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One on One with Vidofon CEO Jorg Weisflog
March 22, 2011 |
In our quest to speak with as many channel partners as possible, we've even resorted to drinking our own champagne - using videoconferencing to establish that oh-so-personal connection (see photo below) and to see into other people' personal space. This week
we re-connected with Germany's Vidofon and CEO Jorg Weisflog, visible in the PiP bottom right of his "personal telepresence" system.
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and if you'd like to chat One on One.
WRB: Last time we talked about ViDOFON, you had just done your first acquisition. How did that work out, and where is ViDOFON today?
JW: It worked out great. In January 2010 the
videoconferencing channel partner
ViDOFON acquired a systems integrator and AV specialist Dekom. We doubled our size up to 60 people and greatly increased our capabilities and our ability to do larger projects. Dekom is now a brand name. We also recently joined the AV Global Alliance which gives us solid partnerships outside of our main territories of Germany and Spain; and of course it
gives the other members of the Alliance a solid partner to work with here. Although we are only a small company, we now can compete quite well against the big guys like Orange, T-Systems, Compua Center, and DiData since we have expertise depth and footprint breadth.
WRB: So, are you a full service videoconferencing provider?
JW: Absolutely. We provide consultancy services to prepare, support, analyze, and
assess video over IP projects. Of course we provide training along with sales and
installation services. In the video space, we are strong partners for Tandberg/Cisco and for
LifeSize where we buy direct; we also are a tier two reseller for Polycom, which is a much
smaller part of our business. And we are looking at taking on another line for video as well.
WRB: What about services?
JW: Good question. Services are very important to ViDOFON. We offer a managed
service based on three principles - manpower, know-how, and responsibility. We can
provide bridging, gateway, and firewall traversal services; we manage customers'
endpoints, and we even offer desktop conferencing as a hosted service.
WRB: We've always considered a help desk a fundamental component of video managed
services. What do you do there?
JW: First, let me say that we offer a help desk. Then let me add that we think most
customers are fooled by help desk promises, particularly those offered by the big service
providers. We offer help desk services during normal business hours, and our help desk is
staffed by videoconferencing experts. We do not offer 24x7 help desk. When our
customers ask for 24x7 support, we think we did something wrong. The solution offered is
either too complicated or too fragile. And this is what the customers know as well. Many
customers are told by the big guys that their help desk is 24x7, but it turns out that during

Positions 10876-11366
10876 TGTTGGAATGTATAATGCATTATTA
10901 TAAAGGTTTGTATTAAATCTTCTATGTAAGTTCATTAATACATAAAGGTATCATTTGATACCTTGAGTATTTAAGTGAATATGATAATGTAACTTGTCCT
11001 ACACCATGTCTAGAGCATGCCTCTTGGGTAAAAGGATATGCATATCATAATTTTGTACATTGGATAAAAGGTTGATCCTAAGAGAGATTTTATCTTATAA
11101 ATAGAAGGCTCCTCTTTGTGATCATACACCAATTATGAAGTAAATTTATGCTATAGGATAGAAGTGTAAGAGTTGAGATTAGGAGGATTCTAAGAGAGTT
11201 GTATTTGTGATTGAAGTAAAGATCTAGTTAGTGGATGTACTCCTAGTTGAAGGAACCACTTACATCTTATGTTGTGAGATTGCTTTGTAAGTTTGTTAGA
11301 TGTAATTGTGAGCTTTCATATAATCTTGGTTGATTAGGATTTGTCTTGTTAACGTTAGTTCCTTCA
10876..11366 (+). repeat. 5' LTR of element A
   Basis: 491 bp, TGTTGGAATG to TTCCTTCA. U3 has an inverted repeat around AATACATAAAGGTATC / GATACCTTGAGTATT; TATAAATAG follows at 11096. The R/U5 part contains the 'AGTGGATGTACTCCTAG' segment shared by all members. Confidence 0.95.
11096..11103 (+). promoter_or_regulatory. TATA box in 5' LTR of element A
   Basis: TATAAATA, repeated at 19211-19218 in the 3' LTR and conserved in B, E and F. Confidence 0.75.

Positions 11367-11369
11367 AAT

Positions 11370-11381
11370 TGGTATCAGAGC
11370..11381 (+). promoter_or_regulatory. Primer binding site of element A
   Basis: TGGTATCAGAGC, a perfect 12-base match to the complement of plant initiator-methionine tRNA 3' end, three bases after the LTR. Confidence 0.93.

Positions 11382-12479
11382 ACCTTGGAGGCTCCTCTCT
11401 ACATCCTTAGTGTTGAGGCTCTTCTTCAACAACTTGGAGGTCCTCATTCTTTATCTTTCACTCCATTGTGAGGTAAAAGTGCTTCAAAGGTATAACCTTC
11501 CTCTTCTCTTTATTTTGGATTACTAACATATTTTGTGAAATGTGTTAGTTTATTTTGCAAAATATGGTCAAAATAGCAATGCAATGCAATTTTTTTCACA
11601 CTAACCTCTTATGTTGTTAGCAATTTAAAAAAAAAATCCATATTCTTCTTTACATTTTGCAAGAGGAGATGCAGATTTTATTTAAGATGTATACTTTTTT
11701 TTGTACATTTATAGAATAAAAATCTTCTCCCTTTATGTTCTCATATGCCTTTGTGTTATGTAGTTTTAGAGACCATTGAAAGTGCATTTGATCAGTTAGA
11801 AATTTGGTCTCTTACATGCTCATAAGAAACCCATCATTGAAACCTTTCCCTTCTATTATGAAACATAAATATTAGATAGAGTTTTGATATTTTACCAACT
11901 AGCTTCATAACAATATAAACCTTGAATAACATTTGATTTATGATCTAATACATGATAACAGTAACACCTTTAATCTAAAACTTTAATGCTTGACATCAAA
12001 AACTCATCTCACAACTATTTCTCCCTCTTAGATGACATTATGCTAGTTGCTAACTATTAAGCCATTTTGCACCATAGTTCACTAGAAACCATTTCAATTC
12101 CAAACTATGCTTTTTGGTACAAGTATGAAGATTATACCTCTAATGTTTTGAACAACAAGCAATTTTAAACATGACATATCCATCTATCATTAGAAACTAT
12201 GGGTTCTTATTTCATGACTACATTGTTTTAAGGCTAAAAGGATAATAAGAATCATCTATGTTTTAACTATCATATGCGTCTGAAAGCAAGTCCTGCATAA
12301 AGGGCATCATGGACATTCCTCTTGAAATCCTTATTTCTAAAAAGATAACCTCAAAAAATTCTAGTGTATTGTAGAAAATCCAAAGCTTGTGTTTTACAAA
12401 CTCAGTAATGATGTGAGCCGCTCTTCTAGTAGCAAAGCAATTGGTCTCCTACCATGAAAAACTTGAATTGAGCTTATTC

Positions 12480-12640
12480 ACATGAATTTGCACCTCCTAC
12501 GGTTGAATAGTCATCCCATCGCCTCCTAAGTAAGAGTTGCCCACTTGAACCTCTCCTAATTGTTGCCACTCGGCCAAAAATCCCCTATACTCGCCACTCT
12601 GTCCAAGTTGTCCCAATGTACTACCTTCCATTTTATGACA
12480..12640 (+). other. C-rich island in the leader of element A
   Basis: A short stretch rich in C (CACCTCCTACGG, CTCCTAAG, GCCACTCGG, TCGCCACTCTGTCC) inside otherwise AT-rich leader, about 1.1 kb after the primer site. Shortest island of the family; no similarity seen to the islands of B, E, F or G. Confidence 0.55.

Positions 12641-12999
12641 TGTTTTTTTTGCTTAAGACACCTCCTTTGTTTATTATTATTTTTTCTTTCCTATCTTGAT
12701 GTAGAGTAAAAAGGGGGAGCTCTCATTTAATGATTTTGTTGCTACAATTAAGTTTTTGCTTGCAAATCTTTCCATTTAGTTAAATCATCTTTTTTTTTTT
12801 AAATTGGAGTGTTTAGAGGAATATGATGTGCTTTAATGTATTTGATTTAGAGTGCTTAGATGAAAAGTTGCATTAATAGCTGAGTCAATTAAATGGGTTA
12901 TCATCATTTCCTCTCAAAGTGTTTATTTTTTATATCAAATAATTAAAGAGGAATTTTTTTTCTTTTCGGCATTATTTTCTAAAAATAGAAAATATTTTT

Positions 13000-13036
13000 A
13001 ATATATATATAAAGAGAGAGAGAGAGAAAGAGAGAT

the off hours, the help desk is staffed by low level support people who can only write down
the issue and have someone address the problem the next day. We have a different
The Wainhouse Research Bulletin Page-7 Vol. 12 #06 March 22, 2011
approach: we actually provide the name of the responsible technician to the customer.
This establishes the trust and ultimately leads to the reaction time the customer demands.
WRB: How is the German market different? Or maybe it isn't.
JW: I think Europe is different from North America; and within EMEA each country is a bit
different. Germans in general are more skeptical about new technologies and less
adaptive to change than the Americans. I would say the UK is somewhere in between.
WRB: OK, so what's your take on unified communications and desktop or personal
JW: This of course is the big question we are wrestling with. First of all, when it comes to
implementing desktop video on any reasonable scale, IT managers are very conservative, even afraid. What will it do to bandwidth utilization? Can they support it? Will users really want it after the novelty wears off? While there is a lot of exploration and investigation today in Germany, there really isn't a lot of action. In truth, the desktop products available from the
videoconferencing vendors, and you know I represent Tandberg, Lifesize, and Polycom, aren't really suited for large scale deployments. Licensing and concurrent call support are still barriers - business barriers more than technology barriers. So that brings us to unified communications and Cisco/Microsoft. This is a big question for ViDOFON. We already have a lot of the expertise, but we need to become certified in this area. That's our challenge for 2011.
WRB: What do you think is the biggest threat facing ViDOFON?
JW: There are multiple challenges we're facing right now. First, ViDOFON is a fast growing
company, so it is a challenge to find appropriate experts and skilled workers for the growing
demands. Second, requirements are increasing: projects are getting bigger while
expectations of the customers are more demanding. Third, competitive differentiators: A
performance winner has to measure up against "eBay prices" as well - a near impossible
situation, but common in today's Germany. But there's another challenge on the customer
side: The recent consolidations on the VC-market did not diminish uncertainties, but
enforced it. This means that an extra dose of trust is needed for a channel partner to invest
in a good solution. And, we have to invest more in customer confidence than a few years
before, when technology did this by itself. But we don't feel threatened!
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